Paul's "Roman's Road" (how I wish people would read his letter more than the tract!) states that we are BAPTIZED into his death. As many of us who were BAPTIZED have been raised in Christ. As Peter states, " saves us" (1 Peter 3:21)--a verse that is strangely absent from all of Fairwinds Baptist's tracts on baptism.

The earliest Christians--including the students of the apostles themselves--all believed in baptismal regeneration, and not more than a century and a half after Christ's death do we get historical documentation that infant baptism was already a well-established Tradition--hardly a new invention, even around the turn of the third century when Irenaeus and Tertullian speak of infant baptism as matter-of-fact.

So, if Baptists can admit that they believe that Christ's blood can save infants who have not personally accepted Christ as savior, what stands in the way of simply accepting the explicit biblical doctrine of baptismal regeneration and the implicit biblical doctrine (and explicit teaching of the early church) that infants are proper recipients of baptism?

Further, if we are not going to trust our Lord to impart justifying grace through the sacrament of baptism to our infant children, when do we think that He will? Where does the Bible say that infants are excluded from the condemnation described in Romans 5? What alternative to baptism does the Bible offer for the salvation of infants?

Again, I ask, what will happen to our babies? How will they be saved? Are we presuming of God something he never tells us in his Word? Are we presuming of God's infinite and perfect mercy by ignoring his infinite and perfect justice?

My dear brothers and sisters, the Catholic Church teaches the gospel in its fullness. It has guarded the sacred deposit of faith left once for all with the apostles (Jude 3) ever since she received it almost two-thousand years ago. The Catholic Church has the answer to these difficult questions, and it has not compromised this answer since she began teaching it.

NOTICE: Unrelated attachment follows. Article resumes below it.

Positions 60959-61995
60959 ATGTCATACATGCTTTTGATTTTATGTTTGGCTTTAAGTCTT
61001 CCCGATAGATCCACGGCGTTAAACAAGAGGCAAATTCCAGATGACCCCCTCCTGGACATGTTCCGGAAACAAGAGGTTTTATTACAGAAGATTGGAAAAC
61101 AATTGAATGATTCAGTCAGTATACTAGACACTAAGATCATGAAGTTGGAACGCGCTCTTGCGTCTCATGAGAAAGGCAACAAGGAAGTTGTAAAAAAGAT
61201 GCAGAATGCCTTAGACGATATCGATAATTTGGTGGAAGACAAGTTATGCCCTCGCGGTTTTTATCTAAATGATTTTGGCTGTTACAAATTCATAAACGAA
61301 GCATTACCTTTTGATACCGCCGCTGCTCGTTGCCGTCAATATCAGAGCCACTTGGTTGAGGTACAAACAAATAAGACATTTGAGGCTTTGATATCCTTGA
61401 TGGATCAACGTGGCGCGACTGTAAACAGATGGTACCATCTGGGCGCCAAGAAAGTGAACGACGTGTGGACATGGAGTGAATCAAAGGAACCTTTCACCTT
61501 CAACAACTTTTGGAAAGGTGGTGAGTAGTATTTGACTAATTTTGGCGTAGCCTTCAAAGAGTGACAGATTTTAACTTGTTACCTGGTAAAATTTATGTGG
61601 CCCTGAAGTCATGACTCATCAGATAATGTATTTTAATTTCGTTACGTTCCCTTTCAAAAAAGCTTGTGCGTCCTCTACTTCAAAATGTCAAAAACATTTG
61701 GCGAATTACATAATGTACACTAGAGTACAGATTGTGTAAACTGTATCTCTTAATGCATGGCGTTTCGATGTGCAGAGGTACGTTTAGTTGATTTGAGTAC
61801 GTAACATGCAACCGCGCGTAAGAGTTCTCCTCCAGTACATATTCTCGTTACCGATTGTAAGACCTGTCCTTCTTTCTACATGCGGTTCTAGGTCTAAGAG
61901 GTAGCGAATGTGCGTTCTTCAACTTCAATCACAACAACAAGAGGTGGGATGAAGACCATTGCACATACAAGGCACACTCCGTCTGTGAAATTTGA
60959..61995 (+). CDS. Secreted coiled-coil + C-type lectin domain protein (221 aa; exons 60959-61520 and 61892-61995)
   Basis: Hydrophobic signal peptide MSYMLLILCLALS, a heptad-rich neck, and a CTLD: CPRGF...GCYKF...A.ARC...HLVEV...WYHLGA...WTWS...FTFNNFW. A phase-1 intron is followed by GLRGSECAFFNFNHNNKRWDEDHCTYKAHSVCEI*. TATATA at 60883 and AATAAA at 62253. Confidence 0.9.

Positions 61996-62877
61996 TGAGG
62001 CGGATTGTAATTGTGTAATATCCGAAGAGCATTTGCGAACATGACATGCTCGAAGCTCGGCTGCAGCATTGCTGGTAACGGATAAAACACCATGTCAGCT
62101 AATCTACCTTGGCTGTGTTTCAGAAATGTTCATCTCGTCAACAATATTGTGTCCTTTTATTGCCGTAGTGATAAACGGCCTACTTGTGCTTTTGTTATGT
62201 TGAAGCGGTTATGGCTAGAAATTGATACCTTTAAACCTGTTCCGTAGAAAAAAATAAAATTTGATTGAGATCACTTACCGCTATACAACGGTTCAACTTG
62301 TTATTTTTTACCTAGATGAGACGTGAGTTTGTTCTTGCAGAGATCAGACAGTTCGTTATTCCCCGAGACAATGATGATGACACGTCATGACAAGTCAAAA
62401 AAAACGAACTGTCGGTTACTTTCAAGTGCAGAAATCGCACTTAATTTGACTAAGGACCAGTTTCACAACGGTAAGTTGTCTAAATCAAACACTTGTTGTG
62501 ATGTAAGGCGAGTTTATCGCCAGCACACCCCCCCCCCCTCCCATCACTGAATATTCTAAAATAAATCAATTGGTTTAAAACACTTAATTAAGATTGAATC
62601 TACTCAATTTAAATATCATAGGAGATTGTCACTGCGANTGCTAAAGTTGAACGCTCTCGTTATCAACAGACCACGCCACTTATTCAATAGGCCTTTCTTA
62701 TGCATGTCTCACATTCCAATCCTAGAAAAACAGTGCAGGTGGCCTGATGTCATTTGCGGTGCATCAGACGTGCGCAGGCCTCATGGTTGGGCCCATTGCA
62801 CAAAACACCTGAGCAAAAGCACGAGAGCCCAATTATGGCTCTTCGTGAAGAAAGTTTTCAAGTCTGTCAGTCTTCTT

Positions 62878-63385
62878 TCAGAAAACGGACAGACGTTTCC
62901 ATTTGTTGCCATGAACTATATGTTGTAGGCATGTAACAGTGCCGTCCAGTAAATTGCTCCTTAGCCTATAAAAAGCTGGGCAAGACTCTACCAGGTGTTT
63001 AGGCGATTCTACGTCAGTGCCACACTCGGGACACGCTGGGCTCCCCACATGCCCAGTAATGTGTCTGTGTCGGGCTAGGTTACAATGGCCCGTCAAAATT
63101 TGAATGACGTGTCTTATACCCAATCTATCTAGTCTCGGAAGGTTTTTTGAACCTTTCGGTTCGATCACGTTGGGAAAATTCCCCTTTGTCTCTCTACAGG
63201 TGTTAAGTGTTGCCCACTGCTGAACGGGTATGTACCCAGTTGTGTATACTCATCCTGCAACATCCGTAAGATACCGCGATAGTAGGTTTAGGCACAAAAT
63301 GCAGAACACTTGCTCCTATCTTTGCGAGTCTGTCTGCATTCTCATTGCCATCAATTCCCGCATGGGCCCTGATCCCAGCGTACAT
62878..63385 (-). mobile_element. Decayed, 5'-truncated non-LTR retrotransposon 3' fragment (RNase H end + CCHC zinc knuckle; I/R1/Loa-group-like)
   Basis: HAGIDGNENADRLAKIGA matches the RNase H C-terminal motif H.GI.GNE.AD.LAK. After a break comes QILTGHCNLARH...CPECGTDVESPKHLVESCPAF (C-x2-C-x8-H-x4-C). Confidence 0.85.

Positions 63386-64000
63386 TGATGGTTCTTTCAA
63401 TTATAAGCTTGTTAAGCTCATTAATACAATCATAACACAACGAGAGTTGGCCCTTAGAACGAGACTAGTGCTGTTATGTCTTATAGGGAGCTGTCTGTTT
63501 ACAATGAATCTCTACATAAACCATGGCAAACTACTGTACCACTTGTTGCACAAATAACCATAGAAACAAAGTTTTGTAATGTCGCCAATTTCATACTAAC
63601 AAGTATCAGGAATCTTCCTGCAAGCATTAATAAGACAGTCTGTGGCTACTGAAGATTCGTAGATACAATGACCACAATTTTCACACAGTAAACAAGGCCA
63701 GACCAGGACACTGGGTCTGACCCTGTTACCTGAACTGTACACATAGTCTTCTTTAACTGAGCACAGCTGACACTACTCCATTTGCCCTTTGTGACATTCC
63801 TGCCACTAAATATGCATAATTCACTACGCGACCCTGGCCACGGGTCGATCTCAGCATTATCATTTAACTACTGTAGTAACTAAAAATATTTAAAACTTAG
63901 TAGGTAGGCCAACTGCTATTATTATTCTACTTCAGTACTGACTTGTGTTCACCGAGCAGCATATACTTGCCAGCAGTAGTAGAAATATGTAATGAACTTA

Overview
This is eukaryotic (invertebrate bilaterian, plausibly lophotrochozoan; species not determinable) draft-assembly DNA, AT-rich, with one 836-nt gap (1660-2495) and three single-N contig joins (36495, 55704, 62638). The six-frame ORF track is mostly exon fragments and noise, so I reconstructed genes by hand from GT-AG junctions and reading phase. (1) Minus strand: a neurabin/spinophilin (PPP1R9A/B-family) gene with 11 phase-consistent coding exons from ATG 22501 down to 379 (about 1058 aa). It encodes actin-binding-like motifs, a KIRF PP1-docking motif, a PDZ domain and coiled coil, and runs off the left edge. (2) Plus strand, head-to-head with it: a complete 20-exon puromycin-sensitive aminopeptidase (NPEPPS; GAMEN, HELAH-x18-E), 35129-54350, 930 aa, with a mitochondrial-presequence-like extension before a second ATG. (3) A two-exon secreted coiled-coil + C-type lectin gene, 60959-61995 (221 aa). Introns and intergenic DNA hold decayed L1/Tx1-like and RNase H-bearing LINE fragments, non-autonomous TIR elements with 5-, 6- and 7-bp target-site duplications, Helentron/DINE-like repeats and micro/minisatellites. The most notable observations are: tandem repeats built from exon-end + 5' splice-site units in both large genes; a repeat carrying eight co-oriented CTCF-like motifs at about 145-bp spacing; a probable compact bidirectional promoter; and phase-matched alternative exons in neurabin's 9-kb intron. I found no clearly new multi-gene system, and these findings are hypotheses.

And although Christians can not have the absolute assurance of future salvation offered every week at Fairwinds Baptist (though not offered by the Bible...see this tract), the gospel tells us that we can know that our infants are saved--not by some "work" or "empty ritual" but by the "washing of regeneration" (Titus 3:5) and the "circumcision made without hands" (Col. 2:11) that Jesus works on us and our children (Acts 2:39): baptism. We can have the assurance that God has saved us in the past through baptism (as long as our hearts did not hold any impediments to the grace of the sacrament), and we can have the assurance of truth that the Church built on the Rock offers, so that in knowing Christ-the-Truth, we have full moral confidence that we will one day be with Him in heaven.

And this Church--the Catholic Church, built on the Rock--teaches with her Savior: let the children come!

I'd like to close with a call to all fallen-away Catholics and all of you who have heard about the Catholic Church but not looked closely at Her teachings:

1. Read and really study about baptism from the Catholic Catechism (see the links on the right sidebar). Learn who St. Justin Martyr and St. Gregory of Nazianzus are and when they wrote. (Can you find their citations in the footnotes?)
2. Study church history so you can learn what the students of the apostles taught about baptism.
3. Read the Bible with your concordance in hand, and study what the Bible has to say about baptism through the lens of the early church fathers who learned their faith from the apostles.
4. Open your hearts, minds, and wills to God so that you can discern if He is calling you home to the one, holy, catholic, and apostolic Church--the Catholic Church.

May the Holy Spirit guide you every step of the way, and may you be filled with the Peace of God as you search for the Truth of God. Praise be Jesus, now and forever!


If I have some time, I'll update this post to include some more comments on the sermon, which continues the "Knowing God" series.


Anonymous said...

Wow, that was a great and very helpful post. Thank you!

Robert vanVeen said...

dear sir,